PAOLA, Kansas Farmer Mark Nelson bends down and yanks a four-foot-tall weed from his northeast Kansas soybean field. The "waterhemp" towers above his beans, sucking up the soil moisture and nutrients his beans need to grow well and reducing the ultimate yield. As he crumples the flowering end of the weed in his hand, Nelson grimaces.
"When we harvest this field, these waterhemp seeds will spread all over kingdom come," he said.
Nelson's struggle to control crop-choking weeds is being repeated all over America's farmland. An estimated 11 million acres are infested with "super weeds," some of which grow several inches in a day and defy even multiple dousings of the world's top-selling herbicide, Roundup, whose active ingredient is glyphosate.
The problem's gradual emergence has masked its growing menace. Now, however, it is becoming too big to ignore. The super weeds boost costs and cut crop yields for U.S. farmers starting their fall harvest this month. And their use of more herbicides to fight the weeds is sparking environmental concerns.
With food prices near record highs and a growing population straining global grain supplies, the world cannot afford diminished crop production, nor added environmental problems.
"I'm convinced that this is a big problem," said Dave Mortensen, professor of weed and applied plant ecology at Penn State University, who has been helping lobby members of Congress about the implications of weed resistance.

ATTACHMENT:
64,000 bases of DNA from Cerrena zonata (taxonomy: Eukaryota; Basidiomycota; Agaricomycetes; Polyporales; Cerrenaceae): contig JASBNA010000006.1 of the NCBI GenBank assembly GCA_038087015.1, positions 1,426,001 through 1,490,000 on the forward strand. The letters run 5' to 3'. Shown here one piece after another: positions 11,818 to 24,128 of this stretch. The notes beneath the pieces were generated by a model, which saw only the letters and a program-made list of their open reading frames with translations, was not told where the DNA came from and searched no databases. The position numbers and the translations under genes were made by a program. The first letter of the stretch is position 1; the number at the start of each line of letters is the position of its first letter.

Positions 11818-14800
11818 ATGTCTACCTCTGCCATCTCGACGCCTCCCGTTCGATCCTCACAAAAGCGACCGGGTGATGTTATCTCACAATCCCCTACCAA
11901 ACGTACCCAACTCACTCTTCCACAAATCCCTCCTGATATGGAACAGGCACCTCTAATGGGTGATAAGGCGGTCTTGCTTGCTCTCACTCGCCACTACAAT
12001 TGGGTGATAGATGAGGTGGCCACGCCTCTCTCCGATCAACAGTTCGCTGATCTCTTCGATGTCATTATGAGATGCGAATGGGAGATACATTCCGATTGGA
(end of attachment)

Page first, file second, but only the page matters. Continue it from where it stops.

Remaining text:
"Most of the public doesn't know because the industry is calling the shots on how this should be spun," Mortensen said.
Last month, representatives from the U.S. Environmental Protection Agency, the Department of Agriculture and the Weed Science Society of America toured the Midwest crop belt to see for themselves the impact of rising weed resistance.
"It is only going to get worse," said Lee Van Wychen, director of science policy at the Weed Science Society of America.
MONSANTO ON THE FRONT LINE
At the heart of the matter is Monsanto Co, the world's biggest seed company and the maker of Roundup. Monsanto has made billions of dollars and revolutionized row crop agriculture through sales of Roundup and "Roundup Ready" crops genetically modified to tolerate treatment with Roundup.
The Roundup Ready system has helped farmers grow more corn, soybeans, cotton and other crops while reducing detrimental soil tillage practices, killing weeds easily and cheaply.
But the system has also encouraged farmers to alter time-honored crop rotation practices and the mix of herbicides that previously had kept weeds in check.
And now, farmers are finding that rampant weed resistance is setting them back - making it harder to keep growing corn year in and year out, even when rotating it occasionally with soybeans. Farmers also have to change their mix and volume of chemicals, making farming more costly.
For Monsanto, it spells a threat to the company's market strength as rivals smell an opportunity and are racing to introduce alternatives for Roundup and Roundup Ready seeds.
"You've kind of been in a Roundup Ready era," said Tom Wiltrout, a global strategy leader at Dow AgroSciences, which is introducing an herbicide and seed system called Enlist as an alternative to Roundup.
"This just allows us to candidly get out from the Monsanto story," he said.